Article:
>> Britain, Spain, France, Portugal, Malta and Ireland, and Australia, a
>> partner in the war on terror, are also censured for tough policies on
>> asylum-seekers.
>>
>
>14 people detained without trial may not seem like a lot in the context of
>world-wide crimes against humanity.
>But the point here is that these 14 people are being detained by white
>people - Europeans - people like you and me - people who should know better.
>Really, having mass executions and imprisonment in Africa and North Korea is
>bad, but these are done by coloured folk who know no better. The 14
>detentions without trial are being done by white people, so clearly a
>completely different moral standard applies.

I don't think it's really about color, but rather that people expect
us to live up to our own standards.

-----------
Proton Soup

"Homo sapiens non urinat in ventum."

Peter Allen
June 5th 04, 07:59 PM
"Lester Long" > wrote in message
hlink.net...
> "Peter Allen" > wrote in message
> news:[email protected]
> > > If we shot all 572 in the head, twice, dead, it still wouldn't compare
> to
> > > the acts of war committed by the terrorists.
> >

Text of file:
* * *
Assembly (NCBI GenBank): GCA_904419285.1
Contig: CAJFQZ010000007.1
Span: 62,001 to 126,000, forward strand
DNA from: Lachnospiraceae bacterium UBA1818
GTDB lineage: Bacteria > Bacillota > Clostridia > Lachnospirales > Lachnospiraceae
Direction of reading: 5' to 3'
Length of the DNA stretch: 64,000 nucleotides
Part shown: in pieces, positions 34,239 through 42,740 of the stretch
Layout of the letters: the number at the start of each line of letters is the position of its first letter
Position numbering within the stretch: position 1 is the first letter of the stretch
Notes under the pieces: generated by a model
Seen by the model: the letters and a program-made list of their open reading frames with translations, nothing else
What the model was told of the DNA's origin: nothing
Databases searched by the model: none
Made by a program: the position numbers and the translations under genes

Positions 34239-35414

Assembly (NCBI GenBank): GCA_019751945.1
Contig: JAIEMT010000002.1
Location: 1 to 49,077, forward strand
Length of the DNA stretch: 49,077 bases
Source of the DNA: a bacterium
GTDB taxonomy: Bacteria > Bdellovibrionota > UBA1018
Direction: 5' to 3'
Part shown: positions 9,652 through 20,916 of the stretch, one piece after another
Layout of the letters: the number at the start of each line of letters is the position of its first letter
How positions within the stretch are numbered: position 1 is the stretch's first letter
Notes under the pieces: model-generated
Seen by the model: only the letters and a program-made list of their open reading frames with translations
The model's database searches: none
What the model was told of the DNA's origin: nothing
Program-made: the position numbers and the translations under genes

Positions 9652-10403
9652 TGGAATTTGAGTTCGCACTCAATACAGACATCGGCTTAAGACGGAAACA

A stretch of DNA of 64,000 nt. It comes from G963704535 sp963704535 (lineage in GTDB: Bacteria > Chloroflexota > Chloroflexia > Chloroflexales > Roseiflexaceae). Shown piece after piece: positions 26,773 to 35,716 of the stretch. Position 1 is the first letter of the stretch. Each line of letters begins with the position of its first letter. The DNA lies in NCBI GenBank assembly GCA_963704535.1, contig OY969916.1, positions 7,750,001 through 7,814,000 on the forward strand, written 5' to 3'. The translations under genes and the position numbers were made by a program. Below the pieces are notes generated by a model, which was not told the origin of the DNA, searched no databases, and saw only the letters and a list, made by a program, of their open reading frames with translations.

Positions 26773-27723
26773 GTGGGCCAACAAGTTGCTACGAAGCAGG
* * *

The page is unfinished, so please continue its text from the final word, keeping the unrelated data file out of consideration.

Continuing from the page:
> > No. But it would bring you down to their level. If someone shoots all of
> > your family dead, it doesn't give you the right to shoot all of his
> family.
>
> Well, it sure would feel good. And it would prevent them from repeating
it.

Well, they wouldn't be able to kill all your family again, unless you're
posting from Transylvania. But they would be able to kill someone else's
family. I said nothing about whether it gives you a moral right to go shoot
the killer; I'm not entirely sure it does, but I think I know what I would
do.

Peter

Peter Allen
June 5th 04, 07:59 PM
"Lester Long" > wrote in message
hlink.net...
> "Peter Allen" > wrote in message
> news:[email protected]
> > > If we shot all 572 in the head, twice, dead, it still wouldn't compare
> to
> > > the acts of war committed by the terrorists.
> >
> > No. But it would bring you down to their level. If someone shoots all of
> > your family dead, it doesn't give you the right to shoot all of his
> family.
>
> Well, it sure would feel good. And it would prevent them from repeating